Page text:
In a global world, where countries are becoming more and more integrated through trade, financial flows, and technological advances, we mustn’t stay only with the local reality and look at what is happening outside our borders, because without knowing it, certain actions or laws that are dictated in a certain place, can influence us, or give us the guidelines to follow if necessary. And the recent announcement by the U.S. Department of Justice (DOJ) on compliance is a good example that we should pay attention to.

In September, the DOJ unveiled the immediate steps with which they will address corporate crime. While these apply to that country, they should also be considered by the rest of the world, given the Foreign Corrupt Practices Act (FCPA), which can convict individuals and companies no matter where they are located.

The measures focus on strengthening compliance programs to deter misconduct, applying incentive systems to prevent malpractice, and giving credit to those who voluntarily report wrongdoing and cooperate with investigations. To do this, the company must demonstrate that it is doing everything possible to prevent corruption and/or remedy malpractice. It must therefore have robust and effective compliance programs in place.

Thus, for the DOJ, the focus will be on pursuing individual liability, i.e., those who commit corporate crimes and benefit from them, regardless of position, position, or seniority. This, precisely, aims to ensure that compliance programs are put into practice and that they do not remain on paper, just to comply with the law. If we go to a concrete example in Chile, Corpesca would not have been convicted as a legal entity if it had demonstrated the effectiveness of its compliance program, and we would only have seen those directly responsible for the offenses being convicted.

To have a truly implemented compliance program, first, it must be understood that all departments of the company must contribute to it because the risks are not in the compliance area, but in those that deal with customers, suppliers, public officials or handle finances. It is therefore essential to detect immediately if a policy or procedure is no longer complied with, either because it has become obsolete, the person in charge of the process has changed or circumstances have changed.

A good example was the pandemic, which came to break paradigms and disrupts the established, making us overcome various difficulties, even to this day. In this period, there has been no company that has not changed or has not had to adapt, and it is in this context that continuous monitoring becomes more relevant.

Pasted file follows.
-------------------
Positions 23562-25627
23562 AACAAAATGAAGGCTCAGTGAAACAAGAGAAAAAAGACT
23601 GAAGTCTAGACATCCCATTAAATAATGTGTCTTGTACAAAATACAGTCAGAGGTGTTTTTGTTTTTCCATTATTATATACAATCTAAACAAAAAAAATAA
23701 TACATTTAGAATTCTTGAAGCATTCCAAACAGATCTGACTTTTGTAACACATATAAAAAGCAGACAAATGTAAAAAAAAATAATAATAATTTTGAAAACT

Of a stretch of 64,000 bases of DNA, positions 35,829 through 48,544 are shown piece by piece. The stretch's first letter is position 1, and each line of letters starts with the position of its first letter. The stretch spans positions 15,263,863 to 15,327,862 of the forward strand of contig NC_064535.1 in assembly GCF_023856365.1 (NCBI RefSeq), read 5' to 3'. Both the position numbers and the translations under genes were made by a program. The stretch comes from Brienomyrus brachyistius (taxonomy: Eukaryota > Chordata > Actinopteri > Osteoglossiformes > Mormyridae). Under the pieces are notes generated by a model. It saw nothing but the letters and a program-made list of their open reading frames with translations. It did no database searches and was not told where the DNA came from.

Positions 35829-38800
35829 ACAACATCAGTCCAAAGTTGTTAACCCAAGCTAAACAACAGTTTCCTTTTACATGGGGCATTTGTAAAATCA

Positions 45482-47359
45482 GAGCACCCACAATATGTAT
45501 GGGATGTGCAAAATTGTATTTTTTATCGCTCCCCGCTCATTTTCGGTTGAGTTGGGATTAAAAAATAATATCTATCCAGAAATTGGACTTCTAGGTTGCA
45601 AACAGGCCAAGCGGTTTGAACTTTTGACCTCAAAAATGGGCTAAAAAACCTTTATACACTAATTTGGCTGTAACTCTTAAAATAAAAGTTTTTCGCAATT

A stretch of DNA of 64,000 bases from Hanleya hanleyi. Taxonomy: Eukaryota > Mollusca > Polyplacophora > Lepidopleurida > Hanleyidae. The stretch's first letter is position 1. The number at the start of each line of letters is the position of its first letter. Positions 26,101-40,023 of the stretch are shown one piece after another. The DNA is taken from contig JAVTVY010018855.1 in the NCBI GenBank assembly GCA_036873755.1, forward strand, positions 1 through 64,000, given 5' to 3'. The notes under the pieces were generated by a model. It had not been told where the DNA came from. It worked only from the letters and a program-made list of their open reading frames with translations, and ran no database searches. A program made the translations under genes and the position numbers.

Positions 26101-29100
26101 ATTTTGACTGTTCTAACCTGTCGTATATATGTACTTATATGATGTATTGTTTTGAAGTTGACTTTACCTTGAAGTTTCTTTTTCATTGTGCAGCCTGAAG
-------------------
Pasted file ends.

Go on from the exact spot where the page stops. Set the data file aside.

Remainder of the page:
Thus, in 2020, as soon as teleworking and virtuality began, many companies quickly adapted to continue operating, ceasing to comply with pre-established processes that were face-to-face, such as petty cash authorizations, but which were necessary given the complexity of the moment.

It is not wrong to change, the important thing is to define the new process immediately, so as not to generate gaps that may affect the company in the future, and that will be known years later. In that case, we will not be able to explain that it was because of the pandemic or because the process had just changed.

For this reason, when it comes to the possibility of skipping controls, whether due to emergencies or exceptions, it is essential to have visibility of HOW the processes are being carried out, and if we realize that we are no longer complying with them -because they no longer conform to the new reality-, then we must change them and make it clear. Failure to comply with a process does not mean that a crime is being committed.

We must be aware that temptations are the order of the day, and that in a time of crisis it is easier to fall into them, causing the barriers of what is permitted to be crossed, processes to be disordered and policies and controls to be overlooked.

A well-implemented compliance system will not only be a company’s insurance in case a crime occurs but will also support it in case of an emergency or an abnormal situation. Therefore, if there is no order, if the exception becomes the rule, if there is no compliance program that monitors the practices that are carried out, that ensures that the established controls are respected or that they are skipped for some reason and a certain period, it is possible to fall into crimes.

That is why the DOJ’s announcement on the strengthening of compliance is an opportunity for companies around the world that have the real purpose of preventing crimes and demonstrate that this commitment is real and not a mere formality to comply because the paper holds a lot, but reality always imposes itself. And let us not forget that in a global world, sanctions are also global.


Column by Susana Sierra
Published in El Mostrador